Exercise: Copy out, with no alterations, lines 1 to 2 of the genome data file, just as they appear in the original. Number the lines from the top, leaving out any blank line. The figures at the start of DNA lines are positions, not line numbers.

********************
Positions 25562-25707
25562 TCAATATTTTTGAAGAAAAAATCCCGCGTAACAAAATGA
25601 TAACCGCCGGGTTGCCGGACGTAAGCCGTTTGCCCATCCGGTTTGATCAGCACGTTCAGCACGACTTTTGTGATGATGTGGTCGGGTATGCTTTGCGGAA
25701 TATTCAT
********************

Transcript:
Positions 25562-25707
25562 TCAATATTTTTGAAGAAAAAATCCCGCGTAACAAAATGA